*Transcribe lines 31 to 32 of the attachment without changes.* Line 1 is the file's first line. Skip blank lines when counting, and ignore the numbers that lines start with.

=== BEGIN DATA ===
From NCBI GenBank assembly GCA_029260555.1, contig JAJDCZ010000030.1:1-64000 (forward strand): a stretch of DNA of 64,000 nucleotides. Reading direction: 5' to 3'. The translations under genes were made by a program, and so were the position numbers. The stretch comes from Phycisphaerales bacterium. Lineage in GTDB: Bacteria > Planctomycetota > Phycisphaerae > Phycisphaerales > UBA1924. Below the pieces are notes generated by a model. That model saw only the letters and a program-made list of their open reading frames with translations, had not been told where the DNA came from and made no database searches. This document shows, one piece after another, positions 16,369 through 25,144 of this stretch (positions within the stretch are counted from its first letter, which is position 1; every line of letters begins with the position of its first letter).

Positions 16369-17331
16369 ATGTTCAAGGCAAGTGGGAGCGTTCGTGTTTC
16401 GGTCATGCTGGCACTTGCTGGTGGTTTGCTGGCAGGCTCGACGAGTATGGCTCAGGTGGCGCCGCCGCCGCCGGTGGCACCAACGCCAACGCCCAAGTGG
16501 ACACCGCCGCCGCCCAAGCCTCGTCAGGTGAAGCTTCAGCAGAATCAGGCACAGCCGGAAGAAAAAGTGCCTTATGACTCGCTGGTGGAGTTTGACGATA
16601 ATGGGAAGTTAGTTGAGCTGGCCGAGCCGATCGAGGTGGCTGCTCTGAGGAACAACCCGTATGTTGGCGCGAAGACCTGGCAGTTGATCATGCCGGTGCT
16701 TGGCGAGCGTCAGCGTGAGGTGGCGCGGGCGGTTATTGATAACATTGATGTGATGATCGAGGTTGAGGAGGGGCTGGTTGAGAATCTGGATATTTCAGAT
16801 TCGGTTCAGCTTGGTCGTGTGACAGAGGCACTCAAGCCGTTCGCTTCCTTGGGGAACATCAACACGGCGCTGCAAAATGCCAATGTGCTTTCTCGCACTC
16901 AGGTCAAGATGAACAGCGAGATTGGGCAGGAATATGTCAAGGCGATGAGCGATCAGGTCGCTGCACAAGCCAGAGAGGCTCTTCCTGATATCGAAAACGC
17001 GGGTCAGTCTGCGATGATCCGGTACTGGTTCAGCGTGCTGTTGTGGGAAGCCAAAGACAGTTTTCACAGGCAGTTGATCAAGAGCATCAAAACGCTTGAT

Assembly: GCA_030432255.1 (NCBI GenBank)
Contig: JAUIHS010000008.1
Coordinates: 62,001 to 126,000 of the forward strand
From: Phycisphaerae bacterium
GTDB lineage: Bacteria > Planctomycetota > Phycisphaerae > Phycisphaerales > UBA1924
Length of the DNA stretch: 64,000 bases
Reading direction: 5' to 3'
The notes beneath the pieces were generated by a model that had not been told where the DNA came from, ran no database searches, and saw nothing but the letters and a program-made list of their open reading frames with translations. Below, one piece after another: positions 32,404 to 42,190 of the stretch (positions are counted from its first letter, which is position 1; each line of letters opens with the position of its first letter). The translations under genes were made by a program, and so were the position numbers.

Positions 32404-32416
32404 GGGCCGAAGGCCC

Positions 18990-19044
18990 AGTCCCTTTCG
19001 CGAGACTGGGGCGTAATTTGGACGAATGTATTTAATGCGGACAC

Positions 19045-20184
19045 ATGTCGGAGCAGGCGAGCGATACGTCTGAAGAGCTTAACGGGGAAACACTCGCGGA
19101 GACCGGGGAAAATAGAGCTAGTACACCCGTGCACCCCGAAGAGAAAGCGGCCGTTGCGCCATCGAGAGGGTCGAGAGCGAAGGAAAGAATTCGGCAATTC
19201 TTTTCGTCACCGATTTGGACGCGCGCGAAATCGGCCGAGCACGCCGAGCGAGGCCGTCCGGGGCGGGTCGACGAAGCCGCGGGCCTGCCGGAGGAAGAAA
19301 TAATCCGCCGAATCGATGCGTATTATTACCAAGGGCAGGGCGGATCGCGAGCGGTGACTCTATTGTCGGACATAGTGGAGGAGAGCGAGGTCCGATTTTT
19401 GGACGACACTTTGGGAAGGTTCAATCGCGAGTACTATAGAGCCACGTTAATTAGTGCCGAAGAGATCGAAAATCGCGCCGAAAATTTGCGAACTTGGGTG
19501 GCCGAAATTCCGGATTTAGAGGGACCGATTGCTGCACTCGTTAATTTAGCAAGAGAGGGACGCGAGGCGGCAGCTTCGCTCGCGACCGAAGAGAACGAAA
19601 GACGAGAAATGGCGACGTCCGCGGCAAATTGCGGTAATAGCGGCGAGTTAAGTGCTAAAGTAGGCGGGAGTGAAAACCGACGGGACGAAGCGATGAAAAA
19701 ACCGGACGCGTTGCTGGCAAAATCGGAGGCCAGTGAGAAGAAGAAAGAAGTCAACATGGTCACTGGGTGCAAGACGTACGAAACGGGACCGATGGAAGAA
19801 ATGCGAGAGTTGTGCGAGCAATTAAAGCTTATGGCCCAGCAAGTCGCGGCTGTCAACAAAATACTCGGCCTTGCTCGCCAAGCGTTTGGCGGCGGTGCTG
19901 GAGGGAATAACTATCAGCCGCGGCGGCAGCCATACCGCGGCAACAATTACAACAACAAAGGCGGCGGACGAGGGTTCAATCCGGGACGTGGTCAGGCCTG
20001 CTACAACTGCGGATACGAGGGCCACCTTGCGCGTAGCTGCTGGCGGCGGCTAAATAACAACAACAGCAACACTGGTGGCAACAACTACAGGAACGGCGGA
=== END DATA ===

19601 GACGAGAAATGGCGACGTCCGCGGCAAATTGCGGTAATAGCGGCGAGTTAAGTGCTAAAGTAGGCGGGAGTGAAAACCGACGGGACGAAGCGATGAAAAA
19701 ACCGGACGCGTTGCTGGCAAAATCGGAGGCCAGTGAGAAGAAGAAAGAAGTCAACATGGTCACTGGGTGCAAGACGTACGAAACGGGACCGATGGAAGAA